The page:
Muscat Daily - - PRESS RELEASES -

Lon­don, UK - South African star Wayde van Niek­erk is half­way to his tar­get of the 400m and 200m world dou­ble af­ter eas­ing to vic­tory in the former on Tues­day in Lon­don.

The 25 year old's task of land­ing both eased con­sid­er­ably with main ri­val Isaac Mak­wala of Botswana barred from run­ning by the sport's gov­ern­ing body be­cause he had been di­ag­nosed with the highly con­ta­gious norovirus.

Af­ter ini­tially strug­gling with the cold, the South African ran a solid fi­nal bend to blast to vic­tory in 43.98 sec­onds with a lot to spare.

"It was quite freez­ing and I strug­gled to get my­self warmed up and ready," said Van Niek­erk, who came into the 400m as de­fend­ing world and Olympic cham­pion.

"I was doubt­ing my mo­men­tum. In the last 150m I tried putting in an ex­tra gear, but I couldn’t catch my stride un­til my last few me­tres. I just al­lowed the race to go through to the fin­ish line."

The last ath­lete to claim the 200-400m dou­ble was Amer­i­can Michael John­son, who achieved the feat the 1995 worlds in Gothen­burg, Swe­den, re­peat­ing the achieve­ment a year later in the 1996 Olympics in At­lanta.

Van Niek­erk added that the dou­ble was not a given.

"It 's eas­ier said than done," he said. "It's com­pe­ti­tion, un­pre­dictable.

"My body still feels very good. It took me a while to re­cover tonight.

"But from en­durance I go straight to speed to­mor­row... It's a day-by-day, step-by-step process for us ath­letes."

Van Niek­erk, the first ath­lete to break ten sec­onds over 100m, 20sec over 200m and 44sec over 400m, added he was de­lighted his coach Anna 'Tan­nie Ans' Botha would also re­ceive a medal as part of a cham­pi­onships ini­tia­tive to re­ward coaches.

"Ev­ery­one knows the su­per­star coach I have," he said of the 74 year old great-grand­mother who over­sees the hottest prop­erty in world ath­let­ics.

"It's ac­tu­ally a mas­sive hon­our for me to be able to reach th­ese great heights with her.” it's

French Bosse is 800m boss

very Botswana suf­fered fur­ther dis­ap­point­ment as 800m race favourite Ni­jel Amos - sec­ond on the same track in the 2012 Olympic fi­nal - faded to fin­ish fifth with French­man Pierre-Am­broise Bosse tak­ing a de­served gold for a bold and brave per­for­mance which he re­vealed af­ter­wards re­flected his love of gam­bling.

"I am a gam­bler, I love go­ing to the casino," said Bosse.

"And to­day I just gam­bled, I put ev­ery­thing on the red, even my last Euro. So hope­fully, this is also for luck in love."

How­ever, for his com­pa­triot Re­naud Lav­il­le­nie his world gold drought con­tin­ued even in the sta­dium where he won Olympic gold in 2012.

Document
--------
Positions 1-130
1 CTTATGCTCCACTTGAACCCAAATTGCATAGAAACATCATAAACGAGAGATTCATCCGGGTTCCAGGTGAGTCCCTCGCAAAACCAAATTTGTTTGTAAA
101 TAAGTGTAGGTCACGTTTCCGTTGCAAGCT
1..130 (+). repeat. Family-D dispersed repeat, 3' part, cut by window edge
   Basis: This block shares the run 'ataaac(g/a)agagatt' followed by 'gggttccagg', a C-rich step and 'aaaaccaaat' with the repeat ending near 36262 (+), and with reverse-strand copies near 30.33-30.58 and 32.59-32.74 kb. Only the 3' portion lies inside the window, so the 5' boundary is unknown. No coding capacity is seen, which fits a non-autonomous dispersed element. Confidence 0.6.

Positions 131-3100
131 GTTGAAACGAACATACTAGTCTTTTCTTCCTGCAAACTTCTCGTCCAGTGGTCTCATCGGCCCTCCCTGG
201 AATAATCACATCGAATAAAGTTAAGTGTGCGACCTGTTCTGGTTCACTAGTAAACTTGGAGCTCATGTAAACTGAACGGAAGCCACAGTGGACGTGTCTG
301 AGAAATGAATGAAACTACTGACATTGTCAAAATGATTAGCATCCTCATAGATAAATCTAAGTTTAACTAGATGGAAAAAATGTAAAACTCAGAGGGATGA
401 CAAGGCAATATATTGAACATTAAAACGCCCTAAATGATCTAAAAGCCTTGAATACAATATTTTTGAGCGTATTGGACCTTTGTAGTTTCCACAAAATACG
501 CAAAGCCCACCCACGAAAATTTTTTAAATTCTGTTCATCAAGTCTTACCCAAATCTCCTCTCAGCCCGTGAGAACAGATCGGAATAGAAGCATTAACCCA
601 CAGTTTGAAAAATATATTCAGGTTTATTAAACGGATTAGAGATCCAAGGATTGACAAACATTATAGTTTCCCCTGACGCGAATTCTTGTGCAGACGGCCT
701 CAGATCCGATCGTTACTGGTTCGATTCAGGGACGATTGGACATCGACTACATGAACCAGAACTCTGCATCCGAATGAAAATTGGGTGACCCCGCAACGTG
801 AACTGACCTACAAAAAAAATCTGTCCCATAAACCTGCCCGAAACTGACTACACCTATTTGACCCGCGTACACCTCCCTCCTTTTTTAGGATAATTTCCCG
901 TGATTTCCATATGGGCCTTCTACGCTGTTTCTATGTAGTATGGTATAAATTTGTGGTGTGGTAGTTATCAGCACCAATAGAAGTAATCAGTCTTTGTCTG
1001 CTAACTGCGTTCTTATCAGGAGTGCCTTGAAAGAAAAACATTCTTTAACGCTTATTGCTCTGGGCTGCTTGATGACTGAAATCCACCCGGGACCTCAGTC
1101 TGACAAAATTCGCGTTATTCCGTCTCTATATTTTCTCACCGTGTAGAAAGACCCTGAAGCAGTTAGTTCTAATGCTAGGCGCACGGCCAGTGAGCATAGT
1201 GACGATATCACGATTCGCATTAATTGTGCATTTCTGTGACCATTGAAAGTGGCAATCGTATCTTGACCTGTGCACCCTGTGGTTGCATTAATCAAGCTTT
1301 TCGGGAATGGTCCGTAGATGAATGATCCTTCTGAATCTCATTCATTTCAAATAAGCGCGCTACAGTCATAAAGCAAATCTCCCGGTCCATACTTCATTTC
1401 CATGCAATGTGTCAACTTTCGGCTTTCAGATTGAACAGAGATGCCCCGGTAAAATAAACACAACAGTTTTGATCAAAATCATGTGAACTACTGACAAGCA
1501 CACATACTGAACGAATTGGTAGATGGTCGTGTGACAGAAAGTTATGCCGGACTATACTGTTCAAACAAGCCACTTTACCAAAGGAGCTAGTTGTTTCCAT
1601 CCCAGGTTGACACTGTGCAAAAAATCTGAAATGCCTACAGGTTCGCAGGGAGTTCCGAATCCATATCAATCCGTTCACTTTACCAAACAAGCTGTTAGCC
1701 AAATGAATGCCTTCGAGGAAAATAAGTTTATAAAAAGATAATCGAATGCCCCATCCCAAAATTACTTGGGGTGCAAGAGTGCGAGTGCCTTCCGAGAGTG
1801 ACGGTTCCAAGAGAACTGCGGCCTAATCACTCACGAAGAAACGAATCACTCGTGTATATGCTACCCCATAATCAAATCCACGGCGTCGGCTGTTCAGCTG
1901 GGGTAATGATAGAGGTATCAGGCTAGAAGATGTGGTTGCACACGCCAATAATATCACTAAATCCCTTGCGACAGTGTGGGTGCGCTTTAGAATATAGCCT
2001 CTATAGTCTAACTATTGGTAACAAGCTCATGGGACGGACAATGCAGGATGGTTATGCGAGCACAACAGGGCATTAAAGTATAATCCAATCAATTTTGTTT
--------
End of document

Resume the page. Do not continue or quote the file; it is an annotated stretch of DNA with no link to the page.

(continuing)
The French­man had to set­tle for bronze - his fifth mi­nor medal in the world cham­pi­onships - with Amer­i­can Sam Ken­dricks tak­ing the ti­tle in front of his par­ents and girl­friend to boot.

Kipruto takes steeple­chase

Con­sel­sus Kipruto main­tained Kenya's fine record in the men's 3,000 me­tres steeple­chase win­ning in cheeky style from Morocco's Soufi­ane El Bakkali with long-time leader Evan Jager of the US third.

Kipruto ap­peared to be un­der pres­sure from El­bakkali go­ing to the last ob­sta­cle but once over it the Olympic cham­pion cupped his hand to his ear and pounded his chest.

"I used my plans well and last night for morale I told my­self, 'I am Olympic cham­pion and that oth­ers must break me'," said Kipruto.

"There are oth­ers who are strong but I used my own plans. I knew if the race was around 8:10 that I was go­ing to win."

There was a sec­ond world ti­tle for the Czech Repub­lic's women's javelin world record holder Barbora Spotakova.

The 36 year old - a two-time Olympic cham­pion - won with a mark of 66.76m.

"At this sta­dium, I am un­beat­able," said Spotakova.

"There must be some­thing in the air about Lon­don. I can­not ex­plain it but when I en­ter this sta­dium, I al­ways feel so calm and re­laxed.

"The whole day I was think­ing about my last world ti­tle which was ten years ago in Osaka. Ac­tu­ally, it is also al­most ex­actly five years since my Olympic ti­tle here in Lon­don. Th­ese facts made me feel very emo­tional."

There could also be a women's dou­ble in the 200 and 400m as Shau­nae Miller-Uibo, the Ba­hamas 400m Olympic cham­pion, looked good in her 200m heat - she runs in the 400m fi­nal - and with her chances boosted as Amer­ica's 100m gold medal­list Tori Bowie did not start be­cause of the af­ter ef­fects of her tum­ble af­ter cross­ing the line in Sun­day's vic­tory.


South Africa's Wayde Van Niek­erk on his way to the men's 400m gold at the Lon­don Sta­dium on Tues­day night

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